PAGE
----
Office of Loan Programs
The value of home improvements
Buying a home represents a significant investment of resources. Money for a downpayment is the first thing that potential buyers work to accumulate. The buyers must also have sufficient income to make the mortgage, property tax and hazard insurance premium payments. In addition, some properties bring with them additional obligations, such as homeowner association fees, Mello-Roos improvement district assessments or other special assessments.
Given the substantial investment in a home, most homeowners have a desire to maintain the home in good condition. This allows them to enjoy the amenities of the home, and also contributes to the value of the property. On-going maintenance items, such as painting, mending fences, maintaining the landscaping, and making normal repairs can preserve the value of the home and will allow the home to keep up with market appreciation.
Investing money in home improvements, above and beyond general maintenance items, may also increase the livability of the property, and may contribute to value. In a generally appreciating housing market, the cost of some home improvements may be fully recovered upon sale of the property. However, the value that a particular improvement adds to the property does not always equal the cost of the improvement. In a flat or declining housing market, the cost of home improvements may not be recovered at all.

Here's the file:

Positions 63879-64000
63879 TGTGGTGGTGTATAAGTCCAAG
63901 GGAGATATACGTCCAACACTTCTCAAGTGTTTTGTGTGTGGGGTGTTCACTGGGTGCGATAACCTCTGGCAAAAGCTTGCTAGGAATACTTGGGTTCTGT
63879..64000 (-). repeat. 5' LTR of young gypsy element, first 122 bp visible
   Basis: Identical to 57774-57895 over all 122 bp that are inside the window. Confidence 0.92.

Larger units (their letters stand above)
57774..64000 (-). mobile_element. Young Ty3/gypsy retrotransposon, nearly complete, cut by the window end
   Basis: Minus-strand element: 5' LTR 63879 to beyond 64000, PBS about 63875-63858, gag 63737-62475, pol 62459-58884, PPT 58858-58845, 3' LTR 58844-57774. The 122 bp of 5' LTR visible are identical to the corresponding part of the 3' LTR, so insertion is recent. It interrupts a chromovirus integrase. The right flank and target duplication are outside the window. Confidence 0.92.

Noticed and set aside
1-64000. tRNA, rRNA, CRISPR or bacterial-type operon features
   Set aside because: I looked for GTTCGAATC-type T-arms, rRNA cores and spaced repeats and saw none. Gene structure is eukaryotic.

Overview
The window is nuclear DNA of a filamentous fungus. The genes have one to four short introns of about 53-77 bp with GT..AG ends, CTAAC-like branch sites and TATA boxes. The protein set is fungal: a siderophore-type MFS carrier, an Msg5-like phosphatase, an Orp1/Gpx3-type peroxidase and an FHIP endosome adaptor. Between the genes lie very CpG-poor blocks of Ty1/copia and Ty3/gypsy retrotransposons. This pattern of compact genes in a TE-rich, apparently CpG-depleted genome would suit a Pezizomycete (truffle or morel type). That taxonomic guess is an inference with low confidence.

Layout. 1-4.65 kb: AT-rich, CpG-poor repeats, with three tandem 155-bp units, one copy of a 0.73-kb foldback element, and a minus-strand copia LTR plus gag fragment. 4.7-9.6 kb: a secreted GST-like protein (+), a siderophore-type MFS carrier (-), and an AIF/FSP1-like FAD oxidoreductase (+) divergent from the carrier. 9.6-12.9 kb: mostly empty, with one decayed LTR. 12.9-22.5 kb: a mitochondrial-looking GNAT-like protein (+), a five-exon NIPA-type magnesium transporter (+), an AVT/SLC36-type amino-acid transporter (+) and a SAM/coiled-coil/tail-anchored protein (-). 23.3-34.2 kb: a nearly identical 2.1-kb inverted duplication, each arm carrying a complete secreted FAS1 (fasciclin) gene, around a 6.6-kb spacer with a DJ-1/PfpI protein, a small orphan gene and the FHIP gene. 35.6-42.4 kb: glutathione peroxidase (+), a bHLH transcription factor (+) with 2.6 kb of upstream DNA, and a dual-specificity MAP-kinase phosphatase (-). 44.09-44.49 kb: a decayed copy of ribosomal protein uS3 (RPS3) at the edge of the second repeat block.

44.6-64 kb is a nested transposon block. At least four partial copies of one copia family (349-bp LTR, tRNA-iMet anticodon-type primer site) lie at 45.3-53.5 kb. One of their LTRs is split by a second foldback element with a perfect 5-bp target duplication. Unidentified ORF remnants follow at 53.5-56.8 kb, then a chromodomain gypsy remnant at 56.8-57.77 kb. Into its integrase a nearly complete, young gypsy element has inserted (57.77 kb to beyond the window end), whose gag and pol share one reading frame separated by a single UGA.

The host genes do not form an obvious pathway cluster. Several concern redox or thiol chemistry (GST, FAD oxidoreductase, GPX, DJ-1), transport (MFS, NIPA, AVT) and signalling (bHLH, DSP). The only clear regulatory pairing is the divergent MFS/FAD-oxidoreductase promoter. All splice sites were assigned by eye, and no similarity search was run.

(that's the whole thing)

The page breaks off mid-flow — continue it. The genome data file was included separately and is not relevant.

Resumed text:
Often, improvements are completed in anticipation of selling a home. In this case, the most productive improvements are those that are relatively inexpensive, but that improve the appearance of the home. Examples of these types of improvements are new lighting fixtures, new appliances, new flooring (linoleum, carpets, etc), painting, and new landscaping.
Some homes need improvements that tend to be very costly, and generally add less than the full value of the improvement to the home. Some of these items include a new roof, foundation repairs, upgrading the wiring system, new pipes, and dry rot or water damage repair. Other improvements that emphasize a style specific to the homeowner or that result in amenities not normally found in the neighborhood also may not result in an increase in value equal to the cost.
As you consider doing home improvements, think about the benefit that you will get out of the improvement. If you are planning to stay in the home, you may be willing to spend money on a more expensive improvement, since you know you will be enjoying it for many years.